[1, ∞). For r=1.0, EQ. 12 is the city-block or Manhattan metric. For r=2.0, EQ. 12 is the ordinary Euclidean metric. For r=∞, EQ. 12 is the maximum of the absolute coordinate distances, also referred to as the ‘dominance’ metric, the ‘sup’ metric, or the ‘ultrametric’ distance. For any value of r[1, ∞), it can be shown that the Minkowski metric is a true metric, i.e. it obeys the distance postulates and, in particular, the triangle inequality.

[0109] 5.3 Evaluation Properties Having Binary Values

[0110] Alternatively, the evaluation properties of the compounds may be represented in a binary form (i.e., either a compound has or does not have an evaluation property), where each bit is used to indicate the presence or absence (or potential presence or absence) of some molecular feature or characteristic. For example, compounds may be encoded using substructure keys where each bit is used to denote the presence or absence of a specific structural feature or pattern in the target molecule. Such features include, but are not limited to, the presence, absence or minimum number of occurrences of a particular element (e.g. the presence of at least 1, 2 or 3 nitrogen atoms), unusual or important electronic configurations and atom types (e.g. doubly-bonded nitrogen or aromatic carbon), common functional groups such as alcohols, amines etc, certain primitive and composite rings, a pair or triplet of pharmacophoric groups at a particular separation in 3-dimensional space, and ‘disjunctions’ of unusual features that are rare enough not to worth an individual bit, yet extremely important when they do occur (typically, these unusual features are assigned a common bit that is set if any one of the patterns is present in the target molecule).

[0111] Alternatively, the evaluation properties of compounds may be encoded in the form of binary fingerprints, which do not depend on a predefined fragment or feature dictionary to perform the bit assignment. Instead, every pattern in the molecule up to a predefined limit is systematically enumerated, and serves as input to a hashing algorithm that turns ‘on’ a small number of bits at pseudo-random positions in the bitmap. Although it is conceivable that two different molecules may have exactly the same fingerprint, the probability of this happening is extremely small for all but the simplest cases. Experience suggests that these fingerprints contain sufficient information about the molecular structures to permit meaningful similarity comparisons.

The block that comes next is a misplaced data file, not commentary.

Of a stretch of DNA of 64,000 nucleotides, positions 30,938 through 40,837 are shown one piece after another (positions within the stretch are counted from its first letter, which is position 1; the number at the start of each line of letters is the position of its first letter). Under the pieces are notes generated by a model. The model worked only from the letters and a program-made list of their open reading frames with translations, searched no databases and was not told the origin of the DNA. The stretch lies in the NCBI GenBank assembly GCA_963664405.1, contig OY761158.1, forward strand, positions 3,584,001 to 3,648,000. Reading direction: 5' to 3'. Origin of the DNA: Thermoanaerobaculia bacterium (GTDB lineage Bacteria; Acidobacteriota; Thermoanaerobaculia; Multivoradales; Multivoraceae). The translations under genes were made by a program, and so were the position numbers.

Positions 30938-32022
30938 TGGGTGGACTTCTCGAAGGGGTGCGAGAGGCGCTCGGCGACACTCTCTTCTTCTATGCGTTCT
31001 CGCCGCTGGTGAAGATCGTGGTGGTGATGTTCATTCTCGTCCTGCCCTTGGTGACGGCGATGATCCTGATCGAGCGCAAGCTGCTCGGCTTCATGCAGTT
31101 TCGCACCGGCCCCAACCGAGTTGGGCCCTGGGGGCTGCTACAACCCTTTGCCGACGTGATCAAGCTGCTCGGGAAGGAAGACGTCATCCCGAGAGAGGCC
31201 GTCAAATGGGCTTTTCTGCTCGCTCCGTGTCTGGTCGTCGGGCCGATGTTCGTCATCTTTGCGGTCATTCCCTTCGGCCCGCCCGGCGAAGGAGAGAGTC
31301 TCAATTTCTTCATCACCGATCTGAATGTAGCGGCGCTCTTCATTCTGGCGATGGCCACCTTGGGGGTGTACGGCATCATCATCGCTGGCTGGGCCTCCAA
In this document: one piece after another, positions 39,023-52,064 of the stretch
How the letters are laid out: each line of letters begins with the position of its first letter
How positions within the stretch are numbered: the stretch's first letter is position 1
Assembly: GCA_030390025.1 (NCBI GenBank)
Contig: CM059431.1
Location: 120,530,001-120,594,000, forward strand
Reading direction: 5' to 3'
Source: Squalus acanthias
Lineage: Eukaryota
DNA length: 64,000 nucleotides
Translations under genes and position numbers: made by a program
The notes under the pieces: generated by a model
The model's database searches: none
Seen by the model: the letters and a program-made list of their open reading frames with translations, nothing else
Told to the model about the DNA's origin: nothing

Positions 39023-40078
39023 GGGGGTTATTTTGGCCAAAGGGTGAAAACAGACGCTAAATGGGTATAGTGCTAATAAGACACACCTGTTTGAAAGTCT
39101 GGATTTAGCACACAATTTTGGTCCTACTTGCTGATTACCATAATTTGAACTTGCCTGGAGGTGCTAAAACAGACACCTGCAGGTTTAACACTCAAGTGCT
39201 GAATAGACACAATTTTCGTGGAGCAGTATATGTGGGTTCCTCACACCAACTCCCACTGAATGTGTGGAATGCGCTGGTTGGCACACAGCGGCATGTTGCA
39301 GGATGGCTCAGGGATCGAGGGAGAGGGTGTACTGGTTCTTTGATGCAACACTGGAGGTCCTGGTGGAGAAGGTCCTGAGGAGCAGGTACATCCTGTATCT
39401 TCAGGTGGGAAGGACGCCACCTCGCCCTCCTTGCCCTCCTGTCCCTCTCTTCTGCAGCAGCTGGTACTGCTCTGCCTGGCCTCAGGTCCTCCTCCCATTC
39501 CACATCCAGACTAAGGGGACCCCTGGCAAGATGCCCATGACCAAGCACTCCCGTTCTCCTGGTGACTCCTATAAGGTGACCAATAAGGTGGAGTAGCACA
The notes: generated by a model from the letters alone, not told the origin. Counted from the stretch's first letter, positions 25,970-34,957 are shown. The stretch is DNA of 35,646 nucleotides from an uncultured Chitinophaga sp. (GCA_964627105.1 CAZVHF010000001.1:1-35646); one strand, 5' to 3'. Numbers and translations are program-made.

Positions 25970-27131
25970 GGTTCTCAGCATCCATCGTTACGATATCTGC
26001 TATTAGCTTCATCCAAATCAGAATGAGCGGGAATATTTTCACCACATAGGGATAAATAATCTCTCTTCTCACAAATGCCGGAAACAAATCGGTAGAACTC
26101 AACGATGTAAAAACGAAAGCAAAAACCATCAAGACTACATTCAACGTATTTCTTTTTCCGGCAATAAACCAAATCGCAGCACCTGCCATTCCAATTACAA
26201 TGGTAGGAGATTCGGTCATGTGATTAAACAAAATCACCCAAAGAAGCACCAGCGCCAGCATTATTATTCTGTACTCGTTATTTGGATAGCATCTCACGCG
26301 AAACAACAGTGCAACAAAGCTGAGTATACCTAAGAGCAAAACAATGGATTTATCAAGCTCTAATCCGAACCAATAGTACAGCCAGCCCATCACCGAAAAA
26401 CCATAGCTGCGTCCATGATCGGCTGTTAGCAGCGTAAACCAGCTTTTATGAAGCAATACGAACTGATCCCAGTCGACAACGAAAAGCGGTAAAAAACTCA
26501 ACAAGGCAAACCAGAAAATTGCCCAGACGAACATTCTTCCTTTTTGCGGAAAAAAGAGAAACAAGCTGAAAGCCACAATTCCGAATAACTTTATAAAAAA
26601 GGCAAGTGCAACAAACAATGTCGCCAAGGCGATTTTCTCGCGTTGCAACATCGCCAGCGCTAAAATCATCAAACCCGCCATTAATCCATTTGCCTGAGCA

[0112] 5.4 Distance Measures Where Values of Evaluation Properties Are Binary

[0113] A number of similarity (distance) measures can be used with binary descriptors (i.e., where evaluation properties are binary or binary fingerprints). The most frequently used ones are the normalized Hamming distance: H = XOR ( x , y ) N EQ . 13

[0114] which measures the number of bits that are different between x and y, the Tanimoto or Jaccard coefficient: T = AND ( x , y ) IOR ( x , y ) EQ . 14

[0115] which is a measure of the number of substructures shared by two molecules relative to the ones they could have in common, and the Dice coefficient: D = 2 AND ( x , y ) x + y EQ . 15

[0116] In the equations listed above, AND(x, y) is the intersection of binary sets x and y (bits that are ‘on’ in both sets), IOR(x, y) is the union or ‘inclusive or’ of x and y (bits that are ‘on’ in either x or y), XOR is the ‘exclusive or’ of x and y (bits that are ‘on’ in either x or y, but not both), |x| is the number of bits that are ‘on’ in x, and N is the length of the binary sets measured in bits (a constant).

[0117] Another popular metric is the Euclidean distance which, in the case of binary sets, can be recast in the form:

E={square root}{square root over (N−|XOR(x,NOT(y))|)}  EQ. 16